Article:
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With a new EU trading relationship and the Unified Patent Court a memory, UK patent litigators have plenty of reasons to be positive, argue Dominic Adair and Edward Nodder of Bristows.
Legal practitioners in the UK—more specifically, England and Wales—are fortunate to qualify into a system with a long and illustrious history.
In 1215, “Magna Carta” formalised the rule of law in England and soon after industry was being incentivised by the grant of letters patent, with a patent granted to John Kempe and his company in 1331.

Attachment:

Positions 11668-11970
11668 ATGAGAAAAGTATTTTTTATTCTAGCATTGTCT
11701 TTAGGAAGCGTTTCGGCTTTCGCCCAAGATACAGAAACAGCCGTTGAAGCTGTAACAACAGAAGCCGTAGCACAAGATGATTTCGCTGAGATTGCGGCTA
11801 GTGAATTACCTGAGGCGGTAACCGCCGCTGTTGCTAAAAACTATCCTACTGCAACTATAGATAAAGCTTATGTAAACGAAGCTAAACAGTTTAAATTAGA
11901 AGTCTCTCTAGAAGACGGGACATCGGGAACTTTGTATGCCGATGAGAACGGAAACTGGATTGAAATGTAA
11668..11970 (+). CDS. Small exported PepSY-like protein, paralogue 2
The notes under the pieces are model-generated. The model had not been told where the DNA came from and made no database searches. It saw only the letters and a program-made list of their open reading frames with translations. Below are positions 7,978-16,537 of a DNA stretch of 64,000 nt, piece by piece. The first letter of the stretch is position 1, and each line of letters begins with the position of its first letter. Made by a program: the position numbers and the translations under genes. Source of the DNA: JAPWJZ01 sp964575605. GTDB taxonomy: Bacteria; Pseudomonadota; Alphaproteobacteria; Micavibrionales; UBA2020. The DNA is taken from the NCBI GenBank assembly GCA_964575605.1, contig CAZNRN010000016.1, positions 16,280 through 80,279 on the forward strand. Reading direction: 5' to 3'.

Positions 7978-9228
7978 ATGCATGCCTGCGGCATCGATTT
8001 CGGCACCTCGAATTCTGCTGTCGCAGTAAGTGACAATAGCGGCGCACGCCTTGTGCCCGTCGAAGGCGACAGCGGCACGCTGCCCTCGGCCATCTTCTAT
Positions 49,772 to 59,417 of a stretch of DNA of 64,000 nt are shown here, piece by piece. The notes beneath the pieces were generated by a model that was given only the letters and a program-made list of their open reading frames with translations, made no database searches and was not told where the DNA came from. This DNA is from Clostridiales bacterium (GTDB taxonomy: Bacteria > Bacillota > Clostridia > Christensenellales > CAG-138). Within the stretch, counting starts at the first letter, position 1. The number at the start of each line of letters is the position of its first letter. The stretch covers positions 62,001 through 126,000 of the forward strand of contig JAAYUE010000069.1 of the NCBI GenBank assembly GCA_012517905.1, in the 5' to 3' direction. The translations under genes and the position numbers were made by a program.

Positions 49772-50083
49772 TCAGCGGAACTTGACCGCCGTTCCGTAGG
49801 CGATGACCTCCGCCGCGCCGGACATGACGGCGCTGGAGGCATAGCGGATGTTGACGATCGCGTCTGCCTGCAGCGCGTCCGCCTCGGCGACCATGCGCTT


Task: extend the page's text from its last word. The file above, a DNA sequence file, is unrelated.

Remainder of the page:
Naturally, where there are patents, there is patent litigation. One of the earliest recorded patent cases in England is from 1602: Darcy v Allin, which centred on a patent for the production of playing cards, said to be infringed by Thomas Allin, a member of the Haberdashers Company, by the sale of half a gross of cards without permission, causing damage of £200 ($260).
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Patent litigation, trading, UPC, legal practitioner, infringement, innovation, IPEC, SMEs, validity, preliminary injunctions, UK Supreme Court, Brexit